Bee Dub speaks to rising UK progressive and Nanoplex artist Ben Coda, who spills the beans on their forthcoming album.
What brought you to the world of electronic music?
I’ve been surrounded by music from a young age, but I think it was when I picked up my first guitar when I was about 13 that it clicked and I decided I wanted to give a career in music a shot… I got into electronic music in my mid teens, I was really into rock/grunge in my early teens but then starting listening to my mates techno and jungle tapes (yes tapes!) and it kind of snowballed from there, the prodigy were a big influence around that time as they were kind of doing that whole dance crossover thing, Underworld, Orbital, Leftfield, and obviously people like Sasha and Digweed. After that I just immersed myself in dance/rave music and culture, got some decks and it went from there…
How has the UK scene influenced your sound?
Well we have a really strong music scene over here, from underground parties right through to big festivals… It’s definitely helped shape my sound, I think because the UK is quite small as well it’s easy to access all these events, and of course in London there’s a ton of variety. I’ve always been into a diverse range of music, and try to bring those influences into to my music, you can hear elements of dnb/jungle, techno, house, trance, psychedelic stuff… It is a bit of a melting pot over here and I think you can definitely hear that in what I write.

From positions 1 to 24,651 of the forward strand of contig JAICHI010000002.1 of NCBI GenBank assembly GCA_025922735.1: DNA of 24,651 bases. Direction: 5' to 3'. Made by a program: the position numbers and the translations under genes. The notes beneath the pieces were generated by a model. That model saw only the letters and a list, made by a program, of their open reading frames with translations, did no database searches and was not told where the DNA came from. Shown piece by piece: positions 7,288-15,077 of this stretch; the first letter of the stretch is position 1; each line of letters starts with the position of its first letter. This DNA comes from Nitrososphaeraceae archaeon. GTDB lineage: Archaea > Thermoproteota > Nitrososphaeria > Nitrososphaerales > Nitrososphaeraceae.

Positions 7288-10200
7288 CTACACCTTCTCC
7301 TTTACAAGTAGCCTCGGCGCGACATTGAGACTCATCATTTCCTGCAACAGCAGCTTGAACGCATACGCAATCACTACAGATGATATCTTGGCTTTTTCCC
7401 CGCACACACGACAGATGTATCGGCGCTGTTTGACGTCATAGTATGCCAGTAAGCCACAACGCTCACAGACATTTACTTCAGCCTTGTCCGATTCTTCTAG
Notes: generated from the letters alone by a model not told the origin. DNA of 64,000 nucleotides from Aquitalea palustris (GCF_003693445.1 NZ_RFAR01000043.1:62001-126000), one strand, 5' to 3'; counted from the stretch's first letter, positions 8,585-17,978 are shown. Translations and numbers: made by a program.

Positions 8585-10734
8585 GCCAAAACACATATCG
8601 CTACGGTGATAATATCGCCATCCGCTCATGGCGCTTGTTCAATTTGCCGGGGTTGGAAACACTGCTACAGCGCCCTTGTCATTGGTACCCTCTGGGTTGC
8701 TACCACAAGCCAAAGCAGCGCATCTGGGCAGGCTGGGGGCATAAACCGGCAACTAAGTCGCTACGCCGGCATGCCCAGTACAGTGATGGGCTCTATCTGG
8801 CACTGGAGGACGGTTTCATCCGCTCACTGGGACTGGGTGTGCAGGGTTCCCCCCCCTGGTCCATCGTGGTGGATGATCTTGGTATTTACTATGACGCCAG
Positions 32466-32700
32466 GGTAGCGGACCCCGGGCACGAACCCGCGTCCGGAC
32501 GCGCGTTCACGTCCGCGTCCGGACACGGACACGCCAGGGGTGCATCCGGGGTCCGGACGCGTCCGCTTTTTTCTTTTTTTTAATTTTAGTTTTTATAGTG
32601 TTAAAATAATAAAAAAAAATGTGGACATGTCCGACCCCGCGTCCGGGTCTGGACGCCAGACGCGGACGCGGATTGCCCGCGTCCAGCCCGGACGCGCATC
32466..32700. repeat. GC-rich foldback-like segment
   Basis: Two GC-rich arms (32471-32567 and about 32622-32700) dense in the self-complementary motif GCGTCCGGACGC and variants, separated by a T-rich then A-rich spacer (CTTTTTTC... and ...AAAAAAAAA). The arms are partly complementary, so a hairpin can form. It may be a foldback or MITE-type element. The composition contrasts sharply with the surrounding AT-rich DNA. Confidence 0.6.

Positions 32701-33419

Can you name some of the artist’s that have had an impact on your style?
There have been loads over the years, earlier on I’d definitely say Sasha, Nick Warren, Oakenfold, Orbital, Underworld, those are kind of the obvious ones. Nowadays I’m finding I’m influenced a lot by the sounds I’m hearing coming out of South America, artists like Victor Ruiz and Alex Stein, clean effective dance-floor music that really rocks.
What’s been your most memorable gig around the world?
A few come to mind, I think most memorable so far in the UK has to be Glade Festival, I’d been going as a punter for years so to get the chance to play was a dream come true… Abroad, most of the gigs I’ve played in Russia have been pretty memorable, wicked crowd over there, and usually lots too much vodka New Caledonia in the Pacific was also pretty awesome, I was over there for 3 gigs, but the first one was on an island that everyone had to take a boat to get out to, a great experience.
Any shows coming up this summer that you’re excited about?
Yep loads, the next one is Glastonbury festival, which we’re doing a Nanoplex show at to launch our album, it’s the biggest festival in the UK, so to say I’m excited about it is a bit of an understatement! On the same weekend, and a bit closer to home is Astral Circus in London. After that Noisily Festival, also in the UK, which is set to be a cracker, in an amazing location in the countryside, I’ll be playing a live set there and we’ll be playing a Nanoplex live set too. There’s my residency down at a night called Sicknote in Brighton at the start of August, which always goes off, and the weekend after that is Boomtown, where I’m playing on the Tribe of Frog stage on the Sunday…. I haven’t been to Boomtown yet, but have heard great things, really looking forward to that one.